Mac Arnold produced 'Soul Train,' played with Muddy Waters, Eric Clapton

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Mac Arnold and Plate Full O' Blues entertains the crowd at the Clock Tower in Simpsonville in August 2008.

Mac Arnold enjoys working on his Pelzer farm and speaking to school groups about music. But he is best known for his music.

He's also known for making music from reconditioned gas cans. His present trademark creation, the red gas-can guitar, is a result of his ingenuity and nostalgia.

His first one was a creative invention of necessity. That first hand-made musical instrument was made by older brother Leroy, from a handful of scrap materials that could be found by resourceful youngsters on a Pelzer farm in the late 1940s.

“Leroy wanted a guitar but Dad said, 'no,' so he decided to make one. We thought the can would be best for the body. We took some pieces of wood that were around the barn. We used strips of screen from the screen door as strings,” Arnold recalls.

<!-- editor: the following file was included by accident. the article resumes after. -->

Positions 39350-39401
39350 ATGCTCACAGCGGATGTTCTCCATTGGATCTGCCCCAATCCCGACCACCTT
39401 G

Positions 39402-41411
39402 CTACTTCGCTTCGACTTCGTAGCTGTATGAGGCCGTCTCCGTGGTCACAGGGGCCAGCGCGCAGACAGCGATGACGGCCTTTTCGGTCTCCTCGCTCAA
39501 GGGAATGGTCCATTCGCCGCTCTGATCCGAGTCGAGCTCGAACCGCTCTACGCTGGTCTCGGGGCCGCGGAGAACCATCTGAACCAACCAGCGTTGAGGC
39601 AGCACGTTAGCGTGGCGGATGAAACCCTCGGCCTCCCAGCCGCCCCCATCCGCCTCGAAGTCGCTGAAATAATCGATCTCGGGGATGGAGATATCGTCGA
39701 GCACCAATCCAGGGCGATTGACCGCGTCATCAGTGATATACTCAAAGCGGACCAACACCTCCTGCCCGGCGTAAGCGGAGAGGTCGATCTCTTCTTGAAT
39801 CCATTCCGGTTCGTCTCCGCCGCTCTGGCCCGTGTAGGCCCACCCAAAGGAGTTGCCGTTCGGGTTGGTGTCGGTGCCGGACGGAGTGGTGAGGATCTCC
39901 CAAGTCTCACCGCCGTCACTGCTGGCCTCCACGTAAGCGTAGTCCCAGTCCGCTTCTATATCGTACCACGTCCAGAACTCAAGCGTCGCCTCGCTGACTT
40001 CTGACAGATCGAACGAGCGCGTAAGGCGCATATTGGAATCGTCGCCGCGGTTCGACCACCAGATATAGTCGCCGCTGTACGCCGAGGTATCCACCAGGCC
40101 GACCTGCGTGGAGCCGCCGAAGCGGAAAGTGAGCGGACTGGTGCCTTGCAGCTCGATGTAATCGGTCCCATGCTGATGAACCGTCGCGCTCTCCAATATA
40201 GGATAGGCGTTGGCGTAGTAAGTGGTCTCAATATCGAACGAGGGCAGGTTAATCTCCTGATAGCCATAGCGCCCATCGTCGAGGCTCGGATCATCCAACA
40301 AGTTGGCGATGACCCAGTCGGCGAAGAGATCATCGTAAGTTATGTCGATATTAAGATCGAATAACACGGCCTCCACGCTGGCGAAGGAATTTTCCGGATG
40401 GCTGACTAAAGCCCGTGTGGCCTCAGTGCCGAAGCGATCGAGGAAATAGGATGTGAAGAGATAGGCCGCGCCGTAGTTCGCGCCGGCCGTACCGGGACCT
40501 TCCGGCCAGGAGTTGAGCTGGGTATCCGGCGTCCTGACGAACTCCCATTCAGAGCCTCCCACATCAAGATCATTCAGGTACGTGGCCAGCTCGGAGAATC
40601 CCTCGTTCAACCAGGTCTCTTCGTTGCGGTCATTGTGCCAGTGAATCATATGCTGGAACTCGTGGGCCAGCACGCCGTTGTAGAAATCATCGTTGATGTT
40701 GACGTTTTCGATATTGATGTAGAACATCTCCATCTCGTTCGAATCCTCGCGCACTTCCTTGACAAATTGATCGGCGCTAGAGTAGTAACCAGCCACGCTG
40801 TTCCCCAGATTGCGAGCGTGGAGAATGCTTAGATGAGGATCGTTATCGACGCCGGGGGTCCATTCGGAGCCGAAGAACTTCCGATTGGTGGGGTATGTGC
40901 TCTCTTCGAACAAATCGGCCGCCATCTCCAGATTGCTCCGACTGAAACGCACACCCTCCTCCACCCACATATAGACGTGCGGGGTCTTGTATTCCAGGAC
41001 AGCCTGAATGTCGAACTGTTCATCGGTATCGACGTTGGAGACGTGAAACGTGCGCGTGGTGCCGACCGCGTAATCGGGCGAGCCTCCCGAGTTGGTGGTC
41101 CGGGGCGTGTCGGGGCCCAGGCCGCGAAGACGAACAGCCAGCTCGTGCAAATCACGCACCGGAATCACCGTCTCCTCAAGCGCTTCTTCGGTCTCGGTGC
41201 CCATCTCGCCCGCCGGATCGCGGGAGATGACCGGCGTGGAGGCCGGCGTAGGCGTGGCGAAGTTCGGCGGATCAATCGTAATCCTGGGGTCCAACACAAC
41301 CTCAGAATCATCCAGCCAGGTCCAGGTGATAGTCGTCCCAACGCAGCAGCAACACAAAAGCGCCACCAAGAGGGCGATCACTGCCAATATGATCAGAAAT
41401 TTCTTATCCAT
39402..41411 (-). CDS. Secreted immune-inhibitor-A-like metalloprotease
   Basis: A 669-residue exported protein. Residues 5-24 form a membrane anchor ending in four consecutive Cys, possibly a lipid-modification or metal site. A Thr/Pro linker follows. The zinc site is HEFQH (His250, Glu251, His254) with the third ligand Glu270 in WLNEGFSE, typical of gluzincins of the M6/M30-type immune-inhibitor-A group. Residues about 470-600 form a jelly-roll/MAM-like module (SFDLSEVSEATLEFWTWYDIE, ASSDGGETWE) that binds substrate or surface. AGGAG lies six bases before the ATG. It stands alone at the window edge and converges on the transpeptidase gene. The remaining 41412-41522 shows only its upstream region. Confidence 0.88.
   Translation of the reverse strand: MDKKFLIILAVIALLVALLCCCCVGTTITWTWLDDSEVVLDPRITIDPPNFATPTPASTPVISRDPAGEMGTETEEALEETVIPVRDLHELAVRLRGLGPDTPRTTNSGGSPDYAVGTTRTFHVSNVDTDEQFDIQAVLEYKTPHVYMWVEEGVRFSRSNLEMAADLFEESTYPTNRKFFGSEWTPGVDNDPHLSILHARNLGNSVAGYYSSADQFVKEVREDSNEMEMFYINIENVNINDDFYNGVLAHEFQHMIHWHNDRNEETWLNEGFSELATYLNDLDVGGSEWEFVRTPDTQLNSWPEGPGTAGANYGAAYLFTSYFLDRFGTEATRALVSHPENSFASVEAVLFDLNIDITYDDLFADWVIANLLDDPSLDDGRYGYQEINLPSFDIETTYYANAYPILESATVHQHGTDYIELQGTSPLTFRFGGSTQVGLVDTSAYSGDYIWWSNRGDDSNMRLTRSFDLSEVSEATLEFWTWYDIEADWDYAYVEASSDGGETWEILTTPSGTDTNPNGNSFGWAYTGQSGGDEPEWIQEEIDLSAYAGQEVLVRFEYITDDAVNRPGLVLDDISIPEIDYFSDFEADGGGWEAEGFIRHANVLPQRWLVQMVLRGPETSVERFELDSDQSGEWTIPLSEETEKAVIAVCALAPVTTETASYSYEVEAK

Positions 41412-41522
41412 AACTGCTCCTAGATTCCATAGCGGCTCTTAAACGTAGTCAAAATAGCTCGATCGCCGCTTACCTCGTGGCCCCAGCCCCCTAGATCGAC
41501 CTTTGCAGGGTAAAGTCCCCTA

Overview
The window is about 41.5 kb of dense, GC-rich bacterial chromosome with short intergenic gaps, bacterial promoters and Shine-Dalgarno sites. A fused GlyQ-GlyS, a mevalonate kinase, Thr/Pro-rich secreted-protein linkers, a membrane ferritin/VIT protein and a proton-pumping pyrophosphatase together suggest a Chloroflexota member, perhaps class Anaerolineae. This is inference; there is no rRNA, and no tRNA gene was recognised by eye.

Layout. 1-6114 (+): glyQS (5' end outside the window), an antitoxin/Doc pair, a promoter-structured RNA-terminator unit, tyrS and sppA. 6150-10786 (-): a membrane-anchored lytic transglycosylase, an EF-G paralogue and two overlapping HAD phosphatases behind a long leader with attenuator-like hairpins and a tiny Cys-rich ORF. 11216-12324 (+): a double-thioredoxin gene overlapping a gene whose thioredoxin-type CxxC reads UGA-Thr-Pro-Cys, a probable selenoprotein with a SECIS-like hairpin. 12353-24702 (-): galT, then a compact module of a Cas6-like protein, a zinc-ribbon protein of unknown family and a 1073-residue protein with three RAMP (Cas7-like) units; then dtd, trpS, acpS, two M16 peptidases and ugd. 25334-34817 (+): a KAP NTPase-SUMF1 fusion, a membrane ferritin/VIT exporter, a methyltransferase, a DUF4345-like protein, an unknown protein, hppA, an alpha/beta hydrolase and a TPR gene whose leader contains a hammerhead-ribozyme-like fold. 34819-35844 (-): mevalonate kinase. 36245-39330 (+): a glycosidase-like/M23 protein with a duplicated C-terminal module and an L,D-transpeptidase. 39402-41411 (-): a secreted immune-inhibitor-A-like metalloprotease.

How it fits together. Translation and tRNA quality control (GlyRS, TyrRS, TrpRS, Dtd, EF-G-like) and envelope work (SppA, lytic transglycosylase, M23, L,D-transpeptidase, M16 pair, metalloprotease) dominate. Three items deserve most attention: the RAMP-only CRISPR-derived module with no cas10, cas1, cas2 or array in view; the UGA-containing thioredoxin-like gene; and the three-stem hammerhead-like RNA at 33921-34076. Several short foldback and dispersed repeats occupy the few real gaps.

Arnold learned to play that crude instrument at age 10, and it set the stage for a musical career that has carried him around the country. He learned to play a six-string guitar and later switched to an electric bass, which he used to create backup music to now-legendary blues singers. By age 24, he was in the middle of an electric blues movement, playing regularly with Muddy Waters and occasionally with artists such as John Lee Hooker and Eric Clapton. As the producer of TV's “Soul Train” from 1971 to 1975, Arnold partnered with some of America's most talented artists.

By the time he came home to his Upstate South Carolina roots in 1990, Arnold had long forgotten his brother's homemade gas-can guitar -- until some family reminiscing gave him a new idea.

“One of the older brothers said, 'Remember when you guys used to play that gas-can guitar?' I didn't, but it later came back to me,” Arnold says. “That's when I started looking for things to build a new one.”

It took 18 months for Arnold to find the right ingredients. It took another six months for Arnold, a left-hander who had reversed the strings of his bass guitar, to re-learn the process of making music with the can.

He's been having fun with it ever since. For the past three years, the 66-year-old Arnold has teamed with his Upstate band to continue a music career while enjoying the comforts of the Pelzer farm that framed his youth. That band includes Danny Keylon on bass; Austin Brashier on guitar; Max Hightower on keyboards, harmonica and guitar; and Mike Whitt on drums. All are Upstate residents with the exception of Whitt, who drives from his Mars Hill, N.C., home for each practice session.